Will the election of South Korea’s first female president turn out to be a victory for women’s rights? Or will Park Geun-hye favor the uncompromising policies of Margaret Thatcher, the first woman to be elected Prime Minister in the UK, in 1979?
There’s no disputing that Park Geun-hye has made history by becoming the first woman to be elected President in South Korea, narrowly defeating her opponent, human-rights lawyer Moon Jae-in: Park won with 51.55%, against Moon’s 48.02%. Elected on December 19, Park will be inaugurated on February 25.
By winning the presidency, the 60-year old conservative continues the tradition set by her father, President Park Chung-hee, a general who staged a coup in 1961 and ruled the country with an iron fist until his assassination by his own intelligence chief in 1979.
Five years earlier, his wife Yuk Young-soo’s had also been assassinated by a pro-North Korean agent who intended to kill the president, but had bad aim. After that, the younger Park had a taste of power for five years, serving as her father’s de-facto first lady.
Quite a dramatic childhood and upbringing!
Following in her father’s footsteps, Park Geun-hye was elected to South Korea’s National Assembly in 1998, and has served five times as a representative. It seems likely that her father is responsible for her rise to prominence. Is that a good thing?
Park’s father, Park Chung-hee, remains a very controversial figure in South Korea, even after 33 years. Older, conservative voters credit him with the country’s economic recovery, which has led to South Korea being one of the world’s wealthiest countries today. But at the same time, he was a fierce ruler, responsible for brutal crackdowns on his opponents, many of whom were tortured or executed.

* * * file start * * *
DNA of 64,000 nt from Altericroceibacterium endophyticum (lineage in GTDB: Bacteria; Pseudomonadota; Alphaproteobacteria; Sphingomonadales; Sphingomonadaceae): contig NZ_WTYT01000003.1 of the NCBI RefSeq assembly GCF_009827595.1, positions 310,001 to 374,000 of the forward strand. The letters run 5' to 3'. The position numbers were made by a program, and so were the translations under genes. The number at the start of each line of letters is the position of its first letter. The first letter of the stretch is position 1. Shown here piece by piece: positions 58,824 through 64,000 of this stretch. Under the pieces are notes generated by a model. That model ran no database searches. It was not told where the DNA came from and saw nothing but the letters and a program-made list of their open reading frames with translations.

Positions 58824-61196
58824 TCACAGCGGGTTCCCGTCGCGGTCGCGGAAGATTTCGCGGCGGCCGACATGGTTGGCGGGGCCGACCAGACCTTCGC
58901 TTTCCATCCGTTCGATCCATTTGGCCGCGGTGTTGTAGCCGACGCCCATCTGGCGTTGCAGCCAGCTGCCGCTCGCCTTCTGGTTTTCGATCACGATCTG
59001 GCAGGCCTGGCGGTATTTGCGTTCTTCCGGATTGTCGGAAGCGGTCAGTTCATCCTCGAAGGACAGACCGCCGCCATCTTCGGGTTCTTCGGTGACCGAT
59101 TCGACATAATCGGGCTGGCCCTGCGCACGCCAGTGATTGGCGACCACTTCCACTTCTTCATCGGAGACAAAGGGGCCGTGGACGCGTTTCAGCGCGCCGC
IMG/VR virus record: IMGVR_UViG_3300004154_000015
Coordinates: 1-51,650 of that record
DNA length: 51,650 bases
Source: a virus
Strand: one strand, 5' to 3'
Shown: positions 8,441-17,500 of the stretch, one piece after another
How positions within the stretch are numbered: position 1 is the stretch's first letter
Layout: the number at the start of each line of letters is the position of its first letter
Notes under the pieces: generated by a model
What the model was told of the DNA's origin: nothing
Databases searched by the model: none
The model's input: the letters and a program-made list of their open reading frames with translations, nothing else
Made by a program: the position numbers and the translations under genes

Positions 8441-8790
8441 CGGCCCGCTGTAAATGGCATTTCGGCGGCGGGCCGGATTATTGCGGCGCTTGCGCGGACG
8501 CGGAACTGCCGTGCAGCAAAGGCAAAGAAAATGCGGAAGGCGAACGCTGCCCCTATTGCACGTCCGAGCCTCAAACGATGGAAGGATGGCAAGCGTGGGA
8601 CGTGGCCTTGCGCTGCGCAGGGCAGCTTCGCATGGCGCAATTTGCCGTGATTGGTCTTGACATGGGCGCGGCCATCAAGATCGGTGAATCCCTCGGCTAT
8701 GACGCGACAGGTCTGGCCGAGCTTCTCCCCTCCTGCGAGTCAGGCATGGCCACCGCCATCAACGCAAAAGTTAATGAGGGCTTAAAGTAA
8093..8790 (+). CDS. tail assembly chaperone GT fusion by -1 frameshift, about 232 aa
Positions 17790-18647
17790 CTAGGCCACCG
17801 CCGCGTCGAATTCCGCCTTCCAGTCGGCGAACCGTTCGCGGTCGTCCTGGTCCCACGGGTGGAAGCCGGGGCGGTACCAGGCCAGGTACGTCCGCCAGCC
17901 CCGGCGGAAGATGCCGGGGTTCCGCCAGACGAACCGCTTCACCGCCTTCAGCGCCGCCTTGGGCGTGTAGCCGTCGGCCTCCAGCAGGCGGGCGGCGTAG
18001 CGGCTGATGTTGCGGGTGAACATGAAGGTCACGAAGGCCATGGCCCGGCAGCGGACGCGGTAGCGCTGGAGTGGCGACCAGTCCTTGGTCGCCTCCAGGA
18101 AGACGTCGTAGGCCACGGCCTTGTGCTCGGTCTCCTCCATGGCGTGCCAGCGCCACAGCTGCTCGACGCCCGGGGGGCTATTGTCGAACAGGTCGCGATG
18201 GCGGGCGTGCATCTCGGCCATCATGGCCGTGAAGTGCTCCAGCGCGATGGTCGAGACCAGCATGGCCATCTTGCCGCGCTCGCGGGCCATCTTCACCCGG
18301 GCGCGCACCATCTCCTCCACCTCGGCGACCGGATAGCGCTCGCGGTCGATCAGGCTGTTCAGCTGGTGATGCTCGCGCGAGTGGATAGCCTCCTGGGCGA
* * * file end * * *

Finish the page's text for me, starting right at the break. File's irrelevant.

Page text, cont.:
Brian Myers of Dongseo University told Al Jazeera that the “senior vote” played a big role in the election given the country’s rapidly ageing population.
At the same time, Park also had to appeal to younger voters who “really don’t want to go back to that time,” he said.
During the campaign she was forced to apologise to the victims of her father’s rule.
“She walked a tight rope,” Myers said. “She’s tried to signal to the older voters that she still got some of her father in her, and at the same time she’s telling the youth vote that’s she’s going to be a completely different person.”
What does this mean? Although a conservative, Park has said she would work to improve welfare schemes and create jobs while committing herself to “economic democratization.” She has pledged to fight against the vast power of famiilies that run the chaebol, South Korea’s huge conglomerates; she has also promised to expand the welfare state.
How will President Park’s electi0n impact the U.S.?
In the eyes of Washington, Park is a known entity who can be trusted. She has been a very successful and powerful politician over the last 15 years. She was the head of her party, identified as being pro-U.S., so in all likelihood, she will coordinate with Washington on North Korea policy, as well as policy toward East Asia.
Relations with America are currently strong: last December, the Obama administration offered South Korea four advanced spy drones. On January 16, Kurt M. Campbell, Obama’s Assistant Secretary to the Bureau of East Asian and Pacific Affairs, met with the President-elect in Seoul.
Once elected, Margaret Thatcher became known as the “Iron Lady” because of her uncompromising politics and leadership style. If Park wants her party to remain in power after the end of her term, she will need to be a lot more flexible than Thatcher in her approach to social welfare issues.
But for now, let’s applaud Park Geun-hye’s victory!
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